• CANE/ROPE MALLAKHAMB - In rope mallakhamb, the person works out while hanging from a rope that is strung from the tallest support. The rope is typically 1 to 2 millimetres (0.39 to 0.79 in) in diameter and 5.5 metres (18 ft) in length. The performer grabs the rope with one or both hands and places it in the space between the big toe and the second toe. The performer ascends on the rope and then, in a series of motions, ties the rope around his or her torso. The performer then assumes a variety of Udi ("to fly") poses, some of which mimic a human's natural posture. Due to the scarcity of high-quality cane, cotton ropes are now used to conduct the traditional cane-based rope mallakhamb. The performers must carry out a variety of activities without in any way knotting the rope. The picket post is replaced in this instance by a cotton rope that is 2.5 cm thick. The performers must hold a variety of yogic positions without in any way tying the rope. The rope mallakhamb is balanced on top of 32 glass bottles that have been arranged on a wooden platform in this contemporary invention.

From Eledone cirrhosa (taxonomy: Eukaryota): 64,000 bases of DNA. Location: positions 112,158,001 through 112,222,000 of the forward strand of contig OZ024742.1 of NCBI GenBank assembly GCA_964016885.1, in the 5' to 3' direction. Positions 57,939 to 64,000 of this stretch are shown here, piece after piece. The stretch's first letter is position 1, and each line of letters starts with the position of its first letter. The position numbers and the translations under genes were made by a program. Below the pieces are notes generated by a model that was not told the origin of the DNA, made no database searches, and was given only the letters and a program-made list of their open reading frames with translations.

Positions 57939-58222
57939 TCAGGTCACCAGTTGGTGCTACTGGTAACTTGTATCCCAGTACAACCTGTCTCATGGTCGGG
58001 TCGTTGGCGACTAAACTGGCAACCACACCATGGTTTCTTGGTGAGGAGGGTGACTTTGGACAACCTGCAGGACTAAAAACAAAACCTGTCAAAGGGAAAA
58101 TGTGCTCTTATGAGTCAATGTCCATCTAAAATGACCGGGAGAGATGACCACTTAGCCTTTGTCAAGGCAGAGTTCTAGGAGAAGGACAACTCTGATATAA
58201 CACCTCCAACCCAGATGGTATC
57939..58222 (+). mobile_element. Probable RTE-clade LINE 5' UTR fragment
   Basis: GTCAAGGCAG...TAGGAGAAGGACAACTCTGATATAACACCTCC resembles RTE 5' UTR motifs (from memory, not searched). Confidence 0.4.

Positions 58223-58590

The audience is mesmerised by the way the body is rotated, stretched, and balanced on the Mallakhamb. Playing on the Mallakhamb improves one's coordination, reflexes, quickness, and focus. The practice of many other sports, including wrestling, judo, gymnastics, athletics, horseback riding, tennis, etc., is aided by the training of mallakhamb.